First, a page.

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Art advice - 03 October 2018

Discover The Next Big Thing

Hear from our Recent Graduates Curator Cassie Beadle as she reflects on the themes of cultural, social and sexual identity coming through in this year’s selection of emerging talent and get her top art collecting tips! 

Nell Nicholas, Amazing Value Essentials 2, oil on canvas, 105 x 80cm, £650.


The Rising Stars

Turkish born Cagla Ulusoy has been greatly influenced by the history and traditions of both east and west, having lived in Paris, New York and London during her studies, and therefore believes that her large-scale works represent the clash of cultures that she now embodies. Whilst, a little closer to home, Nell Nicholas seeks to capture the chaos and complexity of London life, the internationalised, disposable, fast-paced, and consumerist nature of the city and its inhabitants.

Drawing on childhood memories from her family home, Katie Avey’s practice demonstrates the power of art in allowing you to share personal moments with a viewer, down to a specific texture, colour or noise. Similarly, James Owens uses his practice as an emotional tool for coming to terms with, and sometimes forgetting, uncomfortable memories from his childhood, trapping them in the houses depicted in his paintings. Also examining the discourse between the domestic and the gallery space, up-and-coming ceramicist Faye Hadfield’s intentionally sloppy 'Family of Vases' parody emoticons, with their own disdtinct personalities and relatable human feelings.

Sola Olulode, Back It Up For The Gram, mixed media on canvas, 150 x 180cm, £4,000.

Exploring the ambiguity of mark making in the post-Internet world, Hannah Nugent first plays around with compositions using Microsoft Paint and then recreates the vibrant hues and luminosity of digitally-generated colour in her bold paintings (above), challenging the passivity of our everyday interaction with digital imagery. China-based artist, Tingwei Liang, looks to the future and explores the idea of artificial intelligence with her colourful paintings of monkeys. 

Finding inspiration in her Nigerian heritage, Brighton graduate Sola Olulode’s work tackles the complexities associated with identity. The distinct blue colour of her canvasses are created with her own version of ‘Adire', an indigo-dyed textile traditionally made by women in Nigeria using resist-dyeing techniques. Sofia Mitsola’s tall, lean figures will instantly bring to mind the Sphinxes and Sirens of the ancient world, mythological creatures that would seduce and devour men. Meanwhile, Evie Jacob’s stunning figurative works, seemingly classical in their presentation, explore female sexuality in the digital age and the contemporary ‘nude selfie’ phenomenon.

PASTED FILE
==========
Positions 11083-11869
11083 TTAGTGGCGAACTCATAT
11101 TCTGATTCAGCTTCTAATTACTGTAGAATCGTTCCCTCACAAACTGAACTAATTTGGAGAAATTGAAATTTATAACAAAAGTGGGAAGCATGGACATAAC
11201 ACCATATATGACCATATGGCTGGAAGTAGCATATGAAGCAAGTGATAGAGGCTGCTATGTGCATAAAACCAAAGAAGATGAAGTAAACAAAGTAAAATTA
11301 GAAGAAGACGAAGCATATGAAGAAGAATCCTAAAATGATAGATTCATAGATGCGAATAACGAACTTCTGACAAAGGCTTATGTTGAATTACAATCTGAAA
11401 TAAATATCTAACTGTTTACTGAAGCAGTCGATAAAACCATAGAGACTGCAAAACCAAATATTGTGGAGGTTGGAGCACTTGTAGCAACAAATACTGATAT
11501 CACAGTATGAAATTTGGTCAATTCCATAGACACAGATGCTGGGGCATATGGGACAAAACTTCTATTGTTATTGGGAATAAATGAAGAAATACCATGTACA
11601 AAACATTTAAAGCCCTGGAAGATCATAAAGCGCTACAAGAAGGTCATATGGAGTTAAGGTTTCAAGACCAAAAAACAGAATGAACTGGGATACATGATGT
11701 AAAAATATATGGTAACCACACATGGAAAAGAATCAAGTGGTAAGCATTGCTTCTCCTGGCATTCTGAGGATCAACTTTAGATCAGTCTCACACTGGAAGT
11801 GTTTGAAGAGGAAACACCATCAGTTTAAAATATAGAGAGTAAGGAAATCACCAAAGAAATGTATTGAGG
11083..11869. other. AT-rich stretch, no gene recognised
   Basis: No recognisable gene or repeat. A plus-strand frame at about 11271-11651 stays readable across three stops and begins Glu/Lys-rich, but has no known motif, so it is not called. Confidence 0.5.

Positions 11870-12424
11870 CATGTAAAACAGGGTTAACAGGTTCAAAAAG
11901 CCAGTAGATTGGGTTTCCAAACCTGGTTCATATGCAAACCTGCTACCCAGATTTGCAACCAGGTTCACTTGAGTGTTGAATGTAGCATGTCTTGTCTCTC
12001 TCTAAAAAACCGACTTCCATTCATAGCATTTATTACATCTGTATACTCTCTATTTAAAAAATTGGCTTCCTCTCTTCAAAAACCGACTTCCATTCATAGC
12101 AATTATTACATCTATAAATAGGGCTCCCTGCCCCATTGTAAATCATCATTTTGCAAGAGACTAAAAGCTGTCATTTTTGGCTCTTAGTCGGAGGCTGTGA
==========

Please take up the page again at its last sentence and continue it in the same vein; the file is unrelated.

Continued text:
Consider what your collection stands for

It’s important to think about a collection as a whole. Have foresight about the type of collection you are building, and make it specific. This will naturally lead you to the best work available in this field, be it ‘female painters under 25’, ‘contemporary ceramics’ or ‘light installations'. Start by buying what you like, then step back and see what common threads emerge across the collection naturally. Getting to know your own taste can be one of the most powerful tools you have as a collector. If there is a common thread running through your pieces, your collection itself will lead you to the savvy purchases. Collecting in this way will mean that you are able to detect ‘stand-out’ pieces when you come across them, because over time you’ll grow to become an expert in your field.


Have a space in mind

Evie Jacobs, Opal Nude, watercolour on paper, 138 x 210cm, £150.

Much joy comes from art acquired to be on display and enjoyed, rather than stored out of sight. With this in mind it's important that you have an idea of where you want to hang a piece when you get it home; it’s also prudent to have a rough idea of measurements before visiting a fair. Consider the light, other decor in the room and whether or not there is access – the last thing you want is to fall in love with a piece and bring it home to realise you can’t get it through the door! While it’s natural to have a location in mind in your current home, be mindful that art will most likely outlive your current decor so, if you love it and if it doesn’t fit in with your Scandi or shabby chic set up, don’t feel like you have to turn it down. Maybe it’s time to redecorate!

Don't let the price tag stand in your way

Don’t be put off by the price and always ask about payment plans. Many galleries, often the ones that deal with exciting, emerging talent, will organise payment plans for collectors. This isn’t always spoken about openly but don’t be afraid to ask for information and options. Some of the world’s leading galleries offer payment plans to their biggest collectors to ensure that works 'go to the right home’.

Join us for the Battersea Autumn fair, 18 - 21 October, and scoop up a piece by a rising star! Book your tickets now »


Header image: Hannah Nugent, Desktop_Dance, Acrylic on canvas, 120 x 120cm, £1,600.  

Images from top to bottom: Nell Nicholas, Amazing Value Essentials 2, oil on canvas, 105 x 80cm, £650. 
Sola Olulode, Back It Up For The Gram, mixed media on canvas, 150 x 180cm, £4,000. 
Evie Jacobs, Opal Nude, watercolour on paper, 138 x 210cm, £150. 

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